Destiny 2: The Witch Queen Review (PS5)
How do you review a game that never ends? The latest expansion in the Destiny 2 cycle – The Witch Queen – arrives amidst typical controversy as the excellent Forsaken campaign is removed – excuse me, vaulted – to supposedly make room for it. We’ve got mixed feelings about the whole situation. On the one hand, nobody could feasibly accuse Destiny 2 of lacking content – the Destinations screen is a borderline-overwhelming mass of varied activities, and the Shadowkeep, Beyond Light, and now The Witch Queen campaigns remain available. However, it remains an anti-consumer decision to remove what was once paid content in the Red War, Curse of Osiris, Warmind, and now Forsaken campaigns. The latter in particular, as mentioned, was tremendous, and it’s a genuine crying shame to see it go. Some will argue that gamers have had plenty of time to download and enjoy Forsaken; we say that’s beside the point. Bungie have previously claimed that vaulted content will return; it remains to be seen whether or not that’s true. Who knows if we’ll even be able to play this expansion in a few years’ time? But we digress – is The Witch Queen worth the loss of Forsaken?
Well, yes. Forsaken was great, but The Witch Queen is the best Destiny expansion in the series’ history. It has the most interesting and enjoyable story, surprisingly diverse gameplay in the main missions, and the same marvellous shooting and evocative landscapes that we’ve all come to expect from Bungie. It’s the first time since The Taken King that we’ve felt truly satisfied with paid Destiny content.
Of course, this is by necessity something of a “review in progress” – the new Raid, Vow of the Disciple, doesn’t drop until 4th March, and much of the seasonal content remains to be seen. This coverage, then, will be focusing on the campaign experience and new mechanics introduced. One of which happens to be weapon crafting, a system that solves a longstanding issue with Destiny 2 without solving several others. Crafting a weapon assures you can develop it to the specifications that you want, rather than being at the mercy of RNG. It doesn’t, however, allow you to circumvent the colossal amount of grinding that will still be required. ‘Course, that effectively amounts to killing enemies with your favourite weapon, so it’s hardly a huge imposition.
What is a huge imposition (in a manner of speaking) is the campaign itself, specifically the new Legendary mode that amps up the difficulty of the main story missions while also exponentially improving the rewards. In a nice touch, you now get loot drops mid-level – this amusingly threw us off a couple of times as we stood around expecting the mission to end. These missions are lengthy and the most involved of any of the series’ campaigns to date, especially with Legendary mode changing the campaign from something you do once just to see it into something you’ll run multiple times for fun. And it‘s tough, with some lighter Raid-style puzzling mechanics making their way into the fold for the first time, not to mention the platforming. Rarely have we platformed so, in pitch blackness over an endless void, shooting tumours to splatter glowing pus on the miniscule crags that the game expects us to vault to. Do we sound like we weren’t enjoying it? Far from the case, but we suspect others will disagree. First-person platforming is something of an acquired taste, after all.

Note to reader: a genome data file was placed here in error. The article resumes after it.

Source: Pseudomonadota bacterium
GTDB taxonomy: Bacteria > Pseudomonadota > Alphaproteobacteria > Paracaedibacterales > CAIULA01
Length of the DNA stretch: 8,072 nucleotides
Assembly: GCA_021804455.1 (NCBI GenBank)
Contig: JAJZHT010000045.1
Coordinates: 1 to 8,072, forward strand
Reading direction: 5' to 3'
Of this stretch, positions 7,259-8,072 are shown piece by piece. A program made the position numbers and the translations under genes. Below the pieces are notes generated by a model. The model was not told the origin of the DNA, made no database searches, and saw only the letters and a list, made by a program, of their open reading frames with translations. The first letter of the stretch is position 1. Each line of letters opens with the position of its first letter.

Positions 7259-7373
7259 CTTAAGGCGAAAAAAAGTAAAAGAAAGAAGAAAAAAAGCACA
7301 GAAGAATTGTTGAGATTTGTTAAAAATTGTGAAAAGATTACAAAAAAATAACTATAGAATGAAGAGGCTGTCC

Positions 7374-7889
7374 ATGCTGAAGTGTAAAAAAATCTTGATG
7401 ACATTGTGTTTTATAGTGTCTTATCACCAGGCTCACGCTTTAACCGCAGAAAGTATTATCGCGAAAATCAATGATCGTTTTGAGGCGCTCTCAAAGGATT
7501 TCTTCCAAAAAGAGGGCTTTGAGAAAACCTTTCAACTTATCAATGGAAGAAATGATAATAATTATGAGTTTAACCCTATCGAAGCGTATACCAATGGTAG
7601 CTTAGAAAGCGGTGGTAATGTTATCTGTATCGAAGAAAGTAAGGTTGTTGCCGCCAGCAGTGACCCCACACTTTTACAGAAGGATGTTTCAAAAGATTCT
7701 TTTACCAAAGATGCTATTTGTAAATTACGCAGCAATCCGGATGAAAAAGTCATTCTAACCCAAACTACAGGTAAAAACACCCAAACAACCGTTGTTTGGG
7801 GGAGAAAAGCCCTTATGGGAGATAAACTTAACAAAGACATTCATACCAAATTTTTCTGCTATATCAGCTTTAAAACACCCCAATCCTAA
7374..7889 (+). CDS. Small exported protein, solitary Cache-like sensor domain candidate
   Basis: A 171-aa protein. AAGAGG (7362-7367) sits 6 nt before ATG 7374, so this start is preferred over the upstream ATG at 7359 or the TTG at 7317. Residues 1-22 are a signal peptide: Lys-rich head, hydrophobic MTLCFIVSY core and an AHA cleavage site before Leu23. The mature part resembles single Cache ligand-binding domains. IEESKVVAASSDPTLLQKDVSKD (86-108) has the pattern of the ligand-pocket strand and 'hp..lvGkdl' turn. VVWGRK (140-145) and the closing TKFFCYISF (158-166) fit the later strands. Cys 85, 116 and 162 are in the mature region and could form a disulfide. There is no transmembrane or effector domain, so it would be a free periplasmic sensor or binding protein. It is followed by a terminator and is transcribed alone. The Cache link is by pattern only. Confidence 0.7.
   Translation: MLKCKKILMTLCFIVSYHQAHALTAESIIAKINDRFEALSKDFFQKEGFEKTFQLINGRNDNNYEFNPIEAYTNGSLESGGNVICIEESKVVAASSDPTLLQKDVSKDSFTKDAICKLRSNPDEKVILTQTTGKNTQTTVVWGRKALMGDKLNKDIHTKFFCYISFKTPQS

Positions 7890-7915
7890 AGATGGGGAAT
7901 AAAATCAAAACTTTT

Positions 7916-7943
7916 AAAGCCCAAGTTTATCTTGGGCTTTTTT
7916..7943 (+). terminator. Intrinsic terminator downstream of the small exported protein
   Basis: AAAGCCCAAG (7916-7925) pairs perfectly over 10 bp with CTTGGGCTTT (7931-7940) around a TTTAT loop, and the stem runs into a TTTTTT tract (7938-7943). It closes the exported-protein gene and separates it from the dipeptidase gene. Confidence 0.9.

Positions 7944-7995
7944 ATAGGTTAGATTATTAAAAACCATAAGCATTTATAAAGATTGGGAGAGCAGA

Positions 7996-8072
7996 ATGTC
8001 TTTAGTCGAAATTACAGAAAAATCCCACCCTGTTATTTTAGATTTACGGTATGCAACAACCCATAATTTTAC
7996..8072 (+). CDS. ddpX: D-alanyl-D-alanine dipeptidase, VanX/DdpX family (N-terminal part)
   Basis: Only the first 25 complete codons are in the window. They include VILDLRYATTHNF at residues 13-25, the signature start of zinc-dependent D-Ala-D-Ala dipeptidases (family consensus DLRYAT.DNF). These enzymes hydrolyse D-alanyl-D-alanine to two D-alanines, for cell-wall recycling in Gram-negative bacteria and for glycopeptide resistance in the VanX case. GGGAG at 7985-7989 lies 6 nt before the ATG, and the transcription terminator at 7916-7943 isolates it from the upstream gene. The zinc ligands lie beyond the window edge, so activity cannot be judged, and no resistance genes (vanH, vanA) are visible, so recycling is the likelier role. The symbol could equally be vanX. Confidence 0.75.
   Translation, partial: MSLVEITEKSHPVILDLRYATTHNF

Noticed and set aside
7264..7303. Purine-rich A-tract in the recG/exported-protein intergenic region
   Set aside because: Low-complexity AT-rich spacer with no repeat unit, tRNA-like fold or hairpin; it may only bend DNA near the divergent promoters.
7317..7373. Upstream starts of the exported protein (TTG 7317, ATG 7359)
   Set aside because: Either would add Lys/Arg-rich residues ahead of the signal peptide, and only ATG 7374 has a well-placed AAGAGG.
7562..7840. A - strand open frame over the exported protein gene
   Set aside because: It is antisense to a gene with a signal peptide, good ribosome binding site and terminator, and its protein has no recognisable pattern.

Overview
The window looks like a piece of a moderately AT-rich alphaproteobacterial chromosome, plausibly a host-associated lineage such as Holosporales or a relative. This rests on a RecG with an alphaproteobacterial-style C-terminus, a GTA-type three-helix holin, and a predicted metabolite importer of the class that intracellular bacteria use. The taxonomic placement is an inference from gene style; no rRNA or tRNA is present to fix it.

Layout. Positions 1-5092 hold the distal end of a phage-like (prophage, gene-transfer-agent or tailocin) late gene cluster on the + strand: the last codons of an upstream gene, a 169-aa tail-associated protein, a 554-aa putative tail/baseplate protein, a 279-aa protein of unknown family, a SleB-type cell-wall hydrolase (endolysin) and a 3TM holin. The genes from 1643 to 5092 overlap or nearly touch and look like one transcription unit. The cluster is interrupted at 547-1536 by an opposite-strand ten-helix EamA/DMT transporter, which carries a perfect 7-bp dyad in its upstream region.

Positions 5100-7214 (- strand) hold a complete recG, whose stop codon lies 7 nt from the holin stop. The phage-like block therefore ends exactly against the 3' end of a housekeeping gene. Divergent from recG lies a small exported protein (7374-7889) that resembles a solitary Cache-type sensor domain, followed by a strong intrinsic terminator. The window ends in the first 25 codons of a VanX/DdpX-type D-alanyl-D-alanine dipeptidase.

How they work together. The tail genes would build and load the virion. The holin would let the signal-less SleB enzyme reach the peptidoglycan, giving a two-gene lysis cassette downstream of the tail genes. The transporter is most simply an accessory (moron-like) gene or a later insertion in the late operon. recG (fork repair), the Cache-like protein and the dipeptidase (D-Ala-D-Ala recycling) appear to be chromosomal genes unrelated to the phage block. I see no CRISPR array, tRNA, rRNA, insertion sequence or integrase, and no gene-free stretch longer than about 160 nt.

Story-wise The Witch Queen is an exhilarating rollercoaster of plot revelations, pay-offs, and exciting new directions to watch for in the remaining announced expansions (Lightfall and The Final Shape, incidentally, most likely coming 2023 and 2024 respectively). As Destiny 2 veterans we were enthralled by the vitality of the whole thing – it’s easily the best story Bungie has offered up since, well, Halo Reach, and it rather shines a spotlight on the relative weakness of previous expansion storylines in the process. One of the things that makes the story work so well is Savathûn (the titular Witch Queen herself); unlike previous Destiny 2 antagonists, she’s a constant presence in the campaign rather than just a rote boss battle awaiting bullets upside her head. Her actions, motivation and behaviour inform the narrative at each step of the way; we’d go so far as to say in a franchise with a surplus of extremely cool antagonists, Savathûn is easily the most compelling of the lot.
As good as The Witch Queen is, there’s an extent to which it resembles a kind of surrender; while this is Destiny 2’s peak in terms of gameplay and story, only half of that is going to matter to new players. We’d say jump in with both feet, but the fact is Destiny 2 is not welcoming at all to newbies at this point and Bungie doesn’t seem to be entirely interested in ensuring it ever will be. That’s not to say new people can’t play – of course they can – but like hell are they going to understand what’s going on, especially with the earliest campaign content entirely removed with no indication it’s ever going to come back. By all means dive in, but don’t expect to get it without a helping hand.
Despite its shortcomings as an entry point for new players, there’s a lot packed into The Witch Queen worth appreciating – we haven’t even mentioned the new Glaive weapon type that combines melee with long-range attacks, the hugely enjoyable new Lost Sectors, or the overhaul to the Void subclass, bringing it more in line with Beyond Light’s Stasis. This pushes the number of viable types to “two”, which isn’t great, but Arc and Solar should be getting a similar upgrade in the (hopefully) near future. Seasonal content will continue to deliver story as 2022 wears on, but obviously the quality of it cannot be judged yet – the expansion isn’t even complete at the time of typing, what with the new Raid yet to drop. Still, this is Destiny 2 at its very best and a pleasingly vital expansion to what remains a superb game.